Muhammad Mustafa Hussain
MS ’04, PhD ’05

WHAT YOU DON’T KNOW: An avid film lover (Gladiator, Apollo 13, Braveheart, Speed, and Forrest Gump are among his favorites)

FAVORITE SPOT ON THE UT CAMPUS: Bass Concert Hall and the Texas Exes Cowboy Pavilion

HOW HE BECAME INTERESTED IN NANOTECHNOLOGY: “I wanted to be an astronaut. When I went to USC, one day I saw the cleanroom where chips were being built. Everyone inside the cleanroom was wearing a bunny suit. It kind of resembled the astronaut suit.”

THE FUTURE OF ELECTRICAL ENGINEERING: “I think our main challenge and opportunity is to take engineering to the masses. How can we make it simpler, make it more accessible, make it more cost effective?”

A good engineer, especially a researcher, is a lot like a good detective. Both are driven by curiosity, both must organize and put in order complex information, and both must be able to see a logical process in the smallest details. Growing up in Bangladesh, the youngest son of a physician father and a mother with a master’s degree in literature, Muhammad Mustafa Hussain was a curious problem-solver and a hard worker interested in math. His hero was a detective, naturally: Sherlock Holmes.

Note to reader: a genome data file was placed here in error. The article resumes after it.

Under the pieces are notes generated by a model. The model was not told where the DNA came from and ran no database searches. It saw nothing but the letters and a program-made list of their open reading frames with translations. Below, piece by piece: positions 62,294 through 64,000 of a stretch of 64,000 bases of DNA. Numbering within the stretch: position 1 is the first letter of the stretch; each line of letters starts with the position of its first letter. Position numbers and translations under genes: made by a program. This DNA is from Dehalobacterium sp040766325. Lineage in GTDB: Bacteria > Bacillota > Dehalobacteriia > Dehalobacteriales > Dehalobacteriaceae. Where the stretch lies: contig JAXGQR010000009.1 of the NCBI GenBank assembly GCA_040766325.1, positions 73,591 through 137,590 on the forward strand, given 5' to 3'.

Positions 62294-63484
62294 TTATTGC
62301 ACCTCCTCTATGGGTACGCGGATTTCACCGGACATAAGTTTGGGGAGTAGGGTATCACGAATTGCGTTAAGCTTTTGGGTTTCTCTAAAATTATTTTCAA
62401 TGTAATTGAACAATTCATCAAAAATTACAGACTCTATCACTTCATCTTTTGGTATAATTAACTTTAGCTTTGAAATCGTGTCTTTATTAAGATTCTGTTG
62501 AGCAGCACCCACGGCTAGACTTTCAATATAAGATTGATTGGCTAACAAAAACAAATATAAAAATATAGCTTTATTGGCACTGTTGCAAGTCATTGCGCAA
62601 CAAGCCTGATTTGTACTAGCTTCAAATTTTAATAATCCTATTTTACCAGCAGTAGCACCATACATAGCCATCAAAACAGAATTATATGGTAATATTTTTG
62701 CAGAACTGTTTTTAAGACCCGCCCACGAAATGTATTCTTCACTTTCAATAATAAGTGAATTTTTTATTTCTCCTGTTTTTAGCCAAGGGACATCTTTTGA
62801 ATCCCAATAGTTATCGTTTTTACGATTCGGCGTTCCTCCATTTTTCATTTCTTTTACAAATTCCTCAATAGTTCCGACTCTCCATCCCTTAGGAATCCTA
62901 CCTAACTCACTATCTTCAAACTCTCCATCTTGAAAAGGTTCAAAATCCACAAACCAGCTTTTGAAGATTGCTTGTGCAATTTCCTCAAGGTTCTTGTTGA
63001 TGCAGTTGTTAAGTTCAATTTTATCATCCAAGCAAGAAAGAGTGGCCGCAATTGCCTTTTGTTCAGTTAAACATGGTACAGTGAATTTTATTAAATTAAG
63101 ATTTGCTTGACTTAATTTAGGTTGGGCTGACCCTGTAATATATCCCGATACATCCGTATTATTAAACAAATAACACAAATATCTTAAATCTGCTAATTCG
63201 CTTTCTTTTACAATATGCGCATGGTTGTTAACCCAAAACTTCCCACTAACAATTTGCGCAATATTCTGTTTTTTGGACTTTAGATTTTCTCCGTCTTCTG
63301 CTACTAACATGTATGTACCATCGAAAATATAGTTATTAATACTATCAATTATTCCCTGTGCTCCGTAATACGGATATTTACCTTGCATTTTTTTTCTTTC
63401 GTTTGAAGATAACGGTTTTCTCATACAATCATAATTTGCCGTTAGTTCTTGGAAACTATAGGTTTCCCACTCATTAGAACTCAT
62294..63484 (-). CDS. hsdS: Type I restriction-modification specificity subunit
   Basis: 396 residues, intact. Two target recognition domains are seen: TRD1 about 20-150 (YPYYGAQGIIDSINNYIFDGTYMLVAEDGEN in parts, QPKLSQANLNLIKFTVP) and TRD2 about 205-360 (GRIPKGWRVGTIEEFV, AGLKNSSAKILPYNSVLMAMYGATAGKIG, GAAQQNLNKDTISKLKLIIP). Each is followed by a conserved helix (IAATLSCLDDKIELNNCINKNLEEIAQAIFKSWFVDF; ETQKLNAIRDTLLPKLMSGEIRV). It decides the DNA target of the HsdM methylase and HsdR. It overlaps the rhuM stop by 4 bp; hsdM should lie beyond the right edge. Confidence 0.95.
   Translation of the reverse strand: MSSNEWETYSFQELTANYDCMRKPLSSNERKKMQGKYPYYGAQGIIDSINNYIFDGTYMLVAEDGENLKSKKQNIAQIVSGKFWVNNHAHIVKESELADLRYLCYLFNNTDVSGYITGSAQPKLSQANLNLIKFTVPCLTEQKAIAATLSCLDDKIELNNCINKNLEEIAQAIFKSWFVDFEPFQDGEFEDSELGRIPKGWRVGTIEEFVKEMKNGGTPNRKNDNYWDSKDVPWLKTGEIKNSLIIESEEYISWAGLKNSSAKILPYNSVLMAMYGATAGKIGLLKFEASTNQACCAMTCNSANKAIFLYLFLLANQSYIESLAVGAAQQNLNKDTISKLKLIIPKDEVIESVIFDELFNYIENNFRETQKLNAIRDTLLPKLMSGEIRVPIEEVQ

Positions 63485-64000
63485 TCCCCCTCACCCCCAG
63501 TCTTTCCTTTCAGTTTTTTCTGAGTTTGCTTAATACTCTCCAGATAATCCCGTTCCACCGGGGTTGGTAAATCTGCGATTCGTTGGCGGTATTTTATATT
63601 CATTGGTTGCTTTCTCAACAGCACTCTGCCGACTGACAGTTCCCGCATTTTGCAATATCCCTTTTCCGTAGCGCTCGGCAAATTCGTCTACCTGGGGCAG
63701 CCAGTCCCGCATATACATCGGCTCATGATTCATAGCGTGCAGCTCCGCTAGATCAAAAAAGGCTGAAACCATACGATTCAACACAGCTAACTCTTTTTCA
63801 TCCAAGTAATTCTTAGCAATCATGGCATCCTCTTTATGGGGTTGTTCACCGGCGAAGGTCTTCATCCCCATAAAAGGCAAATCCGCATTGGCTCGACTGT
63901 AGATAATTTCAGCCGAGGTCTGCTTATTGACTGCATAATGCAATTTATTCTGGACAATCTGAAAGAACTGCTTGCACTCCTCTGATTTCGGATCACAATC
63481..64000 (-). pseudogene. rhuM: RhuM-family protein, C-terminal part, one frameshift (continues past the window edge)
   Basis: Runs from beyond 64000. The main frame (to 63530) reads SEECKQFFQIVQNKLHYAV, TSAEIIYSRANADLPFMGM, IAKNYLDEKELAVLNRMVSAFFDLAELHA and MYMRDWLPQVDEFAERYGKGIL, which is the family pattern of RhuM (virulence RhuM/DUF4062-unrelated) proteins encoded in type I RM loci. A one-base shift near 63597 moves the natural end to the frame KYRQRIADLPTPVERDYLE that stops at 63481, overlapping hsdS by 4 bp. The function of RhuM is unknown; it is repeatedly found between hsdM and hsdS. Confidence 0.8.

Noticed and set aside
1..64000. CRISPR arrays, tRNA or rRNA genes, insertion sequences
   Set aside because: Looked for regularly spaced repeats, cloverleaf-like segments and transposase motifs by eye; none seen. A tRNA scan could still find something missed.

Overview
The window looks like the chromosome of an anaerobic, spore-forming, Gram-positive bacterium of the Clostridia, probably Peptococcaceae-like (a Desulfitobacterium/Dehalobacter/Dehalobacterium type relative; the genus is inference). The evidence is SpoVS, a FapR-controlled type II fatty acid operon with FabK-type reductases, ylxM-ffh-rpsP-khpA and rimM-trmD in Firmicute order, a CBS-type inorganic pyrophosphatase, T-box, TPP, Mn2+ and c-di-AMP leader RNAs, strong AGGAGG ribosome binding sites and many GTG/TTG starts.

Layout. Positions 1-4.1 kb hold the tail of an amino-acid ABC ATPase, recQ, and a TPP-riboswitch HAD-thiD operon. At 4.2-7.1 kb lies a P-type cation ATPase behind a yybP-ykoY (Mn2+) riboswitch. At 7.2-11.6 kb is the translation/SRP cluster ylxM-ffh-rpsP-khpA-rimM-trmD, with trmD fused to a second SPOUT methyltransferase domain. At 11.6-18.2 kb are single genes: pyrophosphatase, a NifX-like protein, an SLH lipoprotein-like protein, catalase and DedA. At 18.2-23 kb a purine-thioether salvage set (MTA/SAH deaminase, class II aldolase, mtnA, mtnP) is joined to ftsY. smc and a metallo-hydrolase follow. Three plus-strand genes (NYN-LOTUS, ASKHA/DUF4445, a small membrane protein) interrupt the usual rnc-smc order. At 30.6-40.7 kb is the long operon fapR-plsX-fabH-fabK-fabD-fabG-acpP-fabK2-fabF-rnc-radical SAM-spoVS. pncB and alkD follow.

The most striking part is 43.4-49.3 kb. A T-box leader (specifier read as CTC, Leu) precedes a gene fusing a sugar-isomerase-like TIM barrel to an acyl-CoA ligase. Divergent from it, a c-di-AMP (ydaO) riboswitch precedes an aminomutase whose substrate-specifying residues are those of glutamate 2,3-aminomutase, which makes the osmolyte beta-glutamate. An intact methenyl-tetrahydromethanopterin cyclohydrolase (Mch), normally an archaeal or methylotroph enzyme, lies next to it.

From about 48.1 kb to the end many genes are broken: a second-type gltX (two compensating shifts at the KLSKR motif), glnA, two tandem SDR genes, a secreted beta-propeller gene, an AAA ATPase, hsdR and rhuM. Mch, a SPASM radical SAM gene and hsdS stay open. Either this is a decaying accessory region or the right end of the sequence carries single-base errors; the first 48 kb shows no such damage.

As an associate professor at King Abdullah University of Science and Technology in Thuwal, Saudi Arabia, and principal investigator of its Integrated Nanotechnology Lab, Hussain is solving mysteries he hopes will lead to better electronic devices.

“I have always wanted to build new things,” he says, “and the academy provides the best possible environment to be creative. We can try anything wildly imaginative.”